Unified Understanding of Ferroelectricity in n‑Nylons: Is the Polar Crystalline Structure a Prerequisite?
2016-04-12T17:33:59Z (GMT) by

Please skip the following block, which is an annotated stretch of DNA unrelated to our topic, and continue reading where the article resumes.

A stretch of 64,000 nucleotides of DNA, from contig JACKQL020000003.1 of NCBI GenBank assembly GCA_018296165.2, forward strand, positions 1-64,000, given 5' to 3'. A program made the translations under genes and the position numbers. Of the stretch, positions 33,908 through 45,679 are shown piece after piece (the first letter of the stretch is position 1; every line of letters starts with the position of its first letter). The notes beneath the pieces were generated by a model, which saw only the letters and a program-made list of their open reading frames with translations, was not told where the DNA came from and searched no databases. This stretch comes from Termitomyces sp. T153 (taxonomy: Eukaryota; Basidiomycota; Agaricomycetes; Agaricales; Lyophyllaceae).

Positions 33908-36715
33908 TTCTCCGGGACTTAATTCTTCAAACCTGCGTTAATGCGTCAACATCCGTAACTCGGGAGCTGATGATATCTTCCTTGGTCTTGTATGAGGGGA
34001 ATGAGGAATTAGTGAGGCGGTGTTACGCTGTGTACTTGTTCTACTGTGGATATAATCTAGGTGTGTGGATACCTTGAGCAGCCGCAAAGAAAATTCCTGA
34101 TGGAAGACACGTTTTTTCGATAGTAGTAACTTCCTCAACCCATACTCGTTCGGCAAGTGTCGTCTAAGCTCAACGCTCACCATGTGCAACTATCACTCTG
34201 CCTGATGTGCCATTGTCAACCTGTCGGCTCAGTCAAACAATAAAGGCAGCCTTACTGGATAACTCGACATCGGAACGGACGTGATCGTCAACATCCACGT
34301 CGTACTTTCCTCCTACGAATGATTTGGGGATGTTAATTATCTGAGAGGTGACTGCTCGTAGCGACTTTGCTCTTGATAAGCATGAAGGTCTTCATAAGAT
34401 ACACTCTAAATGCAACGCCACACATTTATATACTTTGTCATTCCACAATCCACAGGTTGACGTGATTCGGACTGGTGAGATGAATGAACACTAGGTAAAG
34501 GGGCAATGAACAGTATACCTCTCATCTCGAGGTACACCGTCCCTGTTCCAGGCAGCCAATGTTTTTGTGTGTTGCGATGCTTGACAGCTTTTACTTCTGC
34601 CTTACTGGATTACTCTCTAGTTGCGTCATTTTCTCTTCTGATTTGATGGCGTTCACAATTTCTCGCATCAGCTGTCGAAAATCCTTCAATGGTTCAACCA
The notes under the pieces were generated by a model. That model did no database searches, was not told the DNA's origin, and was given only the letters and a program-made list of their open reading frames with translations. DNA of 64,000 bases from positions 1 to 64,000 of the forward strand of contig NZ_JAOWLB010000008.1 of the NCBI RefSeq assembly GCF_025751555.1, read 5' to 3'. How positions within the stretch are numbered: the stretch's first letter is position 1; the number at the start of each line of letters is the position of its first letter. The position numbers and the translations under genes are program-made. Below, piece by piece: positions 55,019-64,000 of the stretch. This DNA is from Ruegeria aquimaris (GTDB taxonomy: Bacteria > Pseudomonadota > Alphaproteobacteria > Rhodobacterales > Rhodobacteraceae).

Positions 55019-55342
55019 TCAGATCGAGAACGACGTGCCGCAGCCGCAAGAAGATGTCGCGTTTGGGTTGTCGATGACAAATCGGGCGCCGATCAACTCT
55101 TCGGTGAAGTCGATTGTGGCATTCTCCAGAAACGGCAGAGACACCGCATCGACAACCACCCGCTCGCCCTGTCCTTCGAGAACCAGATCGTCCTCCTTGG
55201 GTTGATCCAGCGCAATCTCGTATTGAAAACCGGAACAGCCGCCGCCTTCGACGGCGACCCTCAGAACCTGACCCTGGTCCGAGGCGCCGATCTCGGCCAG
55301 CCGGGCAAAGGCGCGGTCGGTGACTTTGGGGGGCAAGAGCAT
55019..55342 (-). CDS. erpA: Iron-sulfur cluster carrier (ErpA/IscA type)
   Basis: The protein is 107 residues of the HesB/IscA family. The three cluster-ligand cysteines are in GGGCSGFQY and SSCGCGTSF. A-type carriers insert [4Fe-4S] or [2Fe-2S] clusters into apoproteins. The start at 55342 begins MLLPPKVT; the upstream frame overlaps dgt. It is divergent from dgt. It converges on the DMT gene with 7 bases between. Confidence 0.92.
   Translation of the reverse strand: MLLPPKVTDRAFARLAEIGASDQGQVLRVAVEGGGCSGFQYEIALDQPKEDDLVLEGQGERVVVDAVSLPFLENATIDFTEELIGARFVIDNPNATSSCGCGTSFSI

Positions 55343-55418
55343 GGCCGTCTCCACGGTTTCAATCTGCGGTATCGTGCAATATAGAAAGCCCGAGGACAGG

Over the past decades, it has been commonly considered that ferroelectricity is closely related to the polar crystalline structure of odd-numbered nylons, and even-numbered nylons should not exhibit ferroelectricity due to their nonpolar crystalline structures. In this work, we ask a fundamental question: Are odd-numbered nylons with polar crystalline structures prerequisites for ferroelectricity? Here, ferroelectric properties are reported for mesomorphic even-numbered nylons (nylons-12 and -6) quickly quenched from the melt, using electric displacement–electric field (D–E) hysteresis loop measurements. From X-ray diffraction and infrared studies, the structure of the mesophases in the quenched samples was considered to contain multiple twists in the chain conformation, resulting in enlarged interchain distance and dangling/weak hydrogen bonds. Upon high field electric poling, the mesophase structure enables dipolar switching of the dangling/weak hydrogen bonds, forming electric-field-induced ferroelectric domains with twisted chain conformations in the crystal. The domain sizes in even-numbered nylons should be smaller than those in odd-numbered nylons, and thus D–E hysteresis loops should be slimmer. This study shows that odd-numbered nylons and polar crystalline structures are not prerequisites for ferroelectricity in nylons. Instead, mesophases with enlarged interchain spacing and disordered hydrogen bonds are the key to ferroelectricity. The knowledge obtained from this study will help us design new nylons and nylon copolymers with defective crystalline structures for enhanced ferroelectric properties.